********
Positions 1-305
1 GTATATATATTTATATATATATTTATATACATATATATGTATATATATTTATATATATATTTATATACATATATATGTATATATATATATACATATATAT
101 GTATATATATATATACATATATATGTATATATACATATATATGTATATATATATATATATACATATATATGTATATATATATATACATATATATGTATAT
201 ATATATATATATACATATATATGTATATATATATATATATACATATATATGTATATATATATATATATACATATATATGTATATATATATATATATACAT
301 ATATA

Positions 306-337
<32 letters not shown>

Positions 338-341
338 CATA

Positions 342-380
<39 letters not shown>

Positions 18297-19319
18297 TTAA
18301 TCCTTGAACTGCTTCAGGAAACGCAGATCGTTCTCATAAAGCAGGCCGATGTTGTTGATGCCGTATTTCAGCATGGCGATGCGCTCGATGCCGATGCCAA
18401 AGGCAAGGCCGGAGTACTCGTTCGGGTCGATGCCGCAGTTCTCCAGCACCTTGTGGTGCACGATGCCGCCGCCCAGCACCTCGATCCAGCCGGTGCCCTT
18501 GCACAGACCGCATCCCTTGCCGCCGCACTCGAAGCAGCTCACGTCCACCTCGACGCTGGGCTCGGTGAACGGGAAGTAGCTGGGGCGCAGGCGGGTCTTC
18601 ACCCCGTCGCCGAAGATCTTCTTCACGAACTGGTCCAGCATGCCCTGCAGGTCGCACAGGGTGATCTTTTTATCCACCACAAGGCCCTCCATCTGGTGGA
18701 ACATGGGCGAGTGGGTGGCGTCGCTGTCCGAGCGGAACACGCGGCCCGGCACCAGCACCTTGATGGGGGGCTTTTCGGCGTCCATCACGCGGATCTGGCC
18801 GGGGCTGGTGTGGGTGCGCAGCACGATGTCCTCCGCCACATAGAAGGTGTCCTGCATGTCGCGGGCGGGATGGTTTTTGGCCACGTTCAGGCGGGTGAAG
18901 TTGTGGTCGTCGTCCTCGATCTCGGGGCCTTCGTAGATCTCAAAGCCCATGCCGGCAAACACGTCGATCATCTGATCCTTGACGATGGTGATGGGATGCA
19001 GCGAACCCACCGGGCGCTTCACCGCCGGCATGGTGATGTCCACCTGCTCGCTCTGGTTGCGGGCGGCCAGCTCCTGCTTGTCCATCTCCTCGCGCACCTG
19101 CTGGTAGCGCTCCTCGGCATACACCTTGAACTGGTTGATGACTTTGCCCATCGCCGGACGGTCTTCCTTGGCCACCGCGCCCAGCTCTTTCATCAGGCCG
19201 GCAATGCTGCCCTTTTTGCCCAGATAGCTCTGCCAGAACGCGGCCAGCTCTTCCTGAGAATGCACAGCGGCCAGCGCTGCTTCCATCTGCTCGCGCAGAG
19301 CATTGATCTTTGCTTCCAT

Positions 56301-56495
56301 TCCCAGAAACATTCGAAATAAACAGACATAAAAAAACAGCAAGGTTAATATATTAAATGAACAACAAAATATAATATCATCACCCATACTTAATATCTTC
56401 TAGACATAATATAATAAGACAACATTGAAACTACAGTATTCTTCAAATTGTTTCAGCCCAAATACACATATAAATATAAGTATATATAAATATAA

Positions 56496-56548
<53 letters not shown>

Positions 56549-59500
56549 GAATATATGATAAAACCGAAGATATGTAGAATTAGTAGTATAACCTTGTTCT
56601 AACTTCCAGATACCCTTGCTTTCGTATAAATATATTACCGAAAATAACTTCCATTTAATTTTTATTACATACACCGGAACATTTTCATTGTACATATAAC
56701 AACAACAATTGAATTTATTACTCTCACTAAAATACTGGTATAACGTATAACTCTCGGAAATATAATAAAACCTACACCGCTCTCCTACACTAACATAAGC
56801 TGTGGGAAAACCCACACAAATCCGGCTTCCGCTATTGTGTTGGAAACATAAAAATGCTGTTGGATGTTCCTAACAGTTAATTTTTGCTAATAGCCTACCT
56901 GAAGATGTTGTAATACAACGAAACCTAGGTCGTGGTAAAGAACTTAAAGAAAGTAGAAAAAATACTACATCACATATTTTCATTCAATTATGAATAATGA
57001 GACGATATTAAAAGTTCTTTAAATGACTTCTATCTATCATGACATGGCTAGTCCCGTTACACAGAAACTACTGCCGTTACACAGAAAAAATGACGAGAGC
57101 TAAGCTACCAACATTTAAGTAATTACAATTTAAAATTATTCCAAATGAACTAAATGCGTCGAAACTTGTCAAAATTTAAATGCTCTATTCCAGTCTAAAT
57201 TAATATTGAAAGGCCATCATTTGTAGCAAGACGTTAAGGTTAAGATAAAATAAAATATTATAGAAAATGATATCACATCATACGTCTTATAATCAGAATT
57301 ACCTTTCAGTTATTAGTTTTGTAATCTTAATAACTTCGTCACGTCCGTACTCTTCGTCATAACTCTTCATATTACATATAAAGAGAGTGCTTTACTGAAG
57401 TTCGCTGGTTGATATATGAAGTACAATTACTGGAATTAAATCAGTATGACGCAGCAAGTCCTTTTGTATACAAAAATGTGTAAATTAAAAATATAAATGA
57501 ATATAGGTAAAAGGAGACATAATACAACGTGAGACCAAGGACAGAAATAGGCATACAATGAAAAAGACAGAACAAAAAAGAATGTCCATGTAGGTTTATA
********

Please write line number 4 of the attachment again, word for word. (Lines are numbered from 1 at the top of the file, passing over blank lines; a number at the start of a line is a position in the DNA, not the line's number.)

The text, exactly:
201 ATATATATATATACATATATATGTATATATATATATATATACATATATATGTATATATATATATATATACATATATATGTATATATATATATATATACAT